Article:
The UCI and Vuelta a España organisers Unipublic have announced that the round of testing carried out on the race's first rest day returned no positive results.
684 COVID-19 tests were carried out on Monday in Vitoria-Gasteiz, with the entire race 'bubble' undergoing testing. All tests returned negative results, a first for a Grand Tour during the rounds of testing at the first rest day.
The latest round of testing follows two rounds before the start of the race in Irún. Cofidis rider Jesús Herrada was forced to miss the Vuelta after testing positive the week before the race, while a member of staff from Team Sunweb and Bahrain McLaren left the race after testing positive in the final pre-race checks.
"In accordance with La Vuelta 20’s health protocol, developed in the framework of the Union Cycliste Internationale’s (UCI) rules for the return of the road cycling season in the context of the coronavirus pandemic, the entire 'race bubble' was tested during the first rest day," read a statement from the UCI.
"After having been tested preceding the official start in Irun as well as upon their arrival on La Vuelta as a part of the 'race bubble', riders and staff involved in the race were tested a third time during the first rest day. The objective of the screening campaign is to guarantee the health of the race for the riders and accredited personnel in the face of the novel coronavirus.
"Overall, each of the 684 tests carried out returned negative results.
"The organisers of La Vuelta and the UCI would like to thank all of the teams and riders for their collaboration and for the vigilance that they have shown and will continue to show up until the finish in Madrid."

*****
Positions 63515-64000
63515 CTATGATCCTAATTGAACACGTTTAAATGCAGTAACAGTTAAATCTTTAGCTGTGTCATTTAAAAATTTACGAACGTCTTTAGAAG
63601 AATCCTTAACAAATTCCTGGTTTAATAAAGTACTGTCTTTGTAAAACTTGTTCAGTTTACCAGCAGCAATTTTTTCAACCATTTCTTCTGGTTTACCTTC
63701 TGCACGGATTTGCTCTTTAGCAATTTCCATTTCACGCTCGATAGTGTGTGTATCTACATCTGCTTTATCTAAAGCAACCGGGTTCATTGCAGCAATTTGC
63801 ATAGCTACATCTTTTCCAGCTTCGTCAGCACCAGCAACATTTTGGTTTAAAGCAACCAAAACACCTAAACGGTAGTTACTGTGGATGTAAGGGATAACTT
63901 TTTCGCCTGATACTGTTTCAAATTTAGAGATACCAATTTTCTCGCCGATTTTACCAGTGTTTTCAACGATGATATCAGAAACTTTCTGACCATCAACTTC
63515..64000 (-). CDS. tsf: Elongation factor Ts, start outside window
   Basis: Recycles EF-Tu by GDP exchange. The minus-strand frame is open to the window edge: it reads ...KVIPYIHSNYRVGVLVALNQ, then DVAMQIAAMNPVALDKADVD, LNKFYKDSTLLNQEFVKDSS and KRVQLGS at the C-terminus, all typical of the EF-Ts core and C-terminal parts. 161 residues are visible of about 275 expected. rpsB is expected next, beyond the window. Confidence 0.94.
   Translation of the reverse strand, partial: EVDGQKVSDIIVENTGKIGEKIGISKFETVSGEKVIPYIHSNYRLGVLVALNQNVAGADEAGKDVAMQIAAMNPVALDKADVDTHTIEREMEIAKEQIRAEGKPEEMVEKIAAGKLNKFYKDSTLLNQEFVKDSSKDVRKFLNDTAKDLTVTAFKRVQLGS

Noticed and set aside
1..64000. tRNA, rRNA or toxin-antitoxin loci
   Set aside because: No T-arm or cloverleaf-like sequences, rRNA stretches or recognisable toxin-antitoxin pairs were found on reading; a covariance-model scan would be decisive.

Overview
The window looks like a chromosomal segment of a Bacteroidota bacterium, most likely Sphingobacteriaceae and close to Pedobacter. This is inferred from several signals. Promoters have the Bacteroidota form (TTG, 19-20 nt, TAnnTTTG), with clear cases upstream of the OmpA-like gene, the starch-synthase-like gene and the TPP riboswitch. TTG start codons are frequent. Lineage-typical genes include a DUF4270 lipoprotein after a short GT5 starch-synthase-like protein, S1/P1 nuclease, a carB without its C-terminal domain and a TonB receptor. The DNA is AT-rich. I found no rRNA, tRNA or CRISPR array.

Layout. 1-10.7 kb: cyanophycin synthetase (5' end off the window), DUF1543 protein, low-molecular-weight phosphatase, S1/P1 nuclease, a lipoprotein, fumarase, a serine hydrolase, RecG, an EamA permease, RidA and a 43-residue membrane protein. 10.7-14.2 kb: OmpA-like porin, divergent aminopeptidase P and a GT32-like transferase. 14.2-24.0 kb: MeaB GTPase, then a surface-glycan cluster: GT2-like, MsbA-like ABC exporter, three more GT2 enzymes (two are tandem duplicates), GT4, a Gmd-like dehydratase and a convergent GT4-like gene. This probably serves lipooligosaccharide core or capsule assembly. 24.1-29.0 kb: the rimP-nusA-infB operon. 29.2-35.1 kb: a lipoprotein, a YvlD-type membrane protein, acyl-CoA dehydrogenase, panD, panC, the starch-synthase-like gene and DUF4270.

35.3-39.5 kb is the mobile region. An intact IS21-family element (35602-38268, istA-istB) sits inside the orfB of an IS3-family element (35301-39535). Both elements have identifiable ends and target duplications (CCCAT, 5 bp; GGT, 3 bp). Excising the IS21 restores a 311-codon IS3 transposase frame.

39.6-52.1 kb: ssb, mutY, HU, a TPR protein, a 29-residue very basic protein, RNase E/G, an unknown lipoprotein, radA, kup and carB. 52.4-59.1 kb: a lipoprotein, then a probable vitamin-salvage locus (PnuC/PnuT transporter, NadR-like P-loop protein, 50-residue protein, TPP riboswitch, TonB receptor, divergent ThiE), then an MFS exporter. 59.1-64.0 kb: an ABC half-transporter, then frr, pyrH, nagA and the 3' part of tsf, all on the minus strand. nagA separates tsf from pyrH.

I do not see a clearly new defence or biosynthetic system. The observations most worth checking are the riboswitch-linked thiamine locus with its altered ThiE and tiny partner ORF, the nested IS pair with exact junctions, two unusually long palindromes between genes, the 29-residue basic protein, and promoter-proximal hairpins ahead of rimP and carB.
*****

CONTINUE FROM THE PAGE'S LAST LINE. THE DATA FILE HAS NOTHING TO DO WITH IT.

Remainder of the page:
The first rest day at the Tour de France saw positive tests from staff members of Cofidis, AG2R La Mondiale, Ineos Grenadiers and Mitchelton-Scott, while at the Giro d'Italia there were eight positive tests, including Steven Kruijswijk (Jumbo-Visma), Michael Matthews (Team Sunweb) and Mitchelton-Scott recorded four positive tests. Testing at the second rest day of both races returned only negative results.
In addition to the three positive tests before the race start, the Vuelta has also been affected by COVID-19 during the race.
Spectators have been banned from attending major climbs at the race, including the Alto de Arrate on stage 1 and the Angliru on stage 12, while Sunday's stage 6 was re-routed to finish atop Aramón Formigal after French authorities refused the race entry to race over the Col de Portalet, Col d'Aubisque and Col du Tourmalet.
In Spain, as in many other European countries, COVID-19 continue to rise as a second wave of the virus spreads. Last week, the country became the first in western Europe to pass one million cases, with daily cases passing 20,000 mark for the first time.
On Sunday, the Spanish government declared a six-month state of emergency, ordering a 11pm to 6am curfew across the nation, with regional governments permitted to instate full or partial lockdowns and limit public gatherings. However, at least for now, race director Javier Guillén is hopeful the race can continue and reach Madrid.
The Vuelta will race west across northern Spain in the coming 10 days, passing through the hard-hit regions Basque Country and La Rioja as well as Asturias and Galicia in the north-west, two regions which have a relatively low case incidence. The final stage is set to finish in Madrid, where one in 23 people have tested positive at some point during the pandemic.
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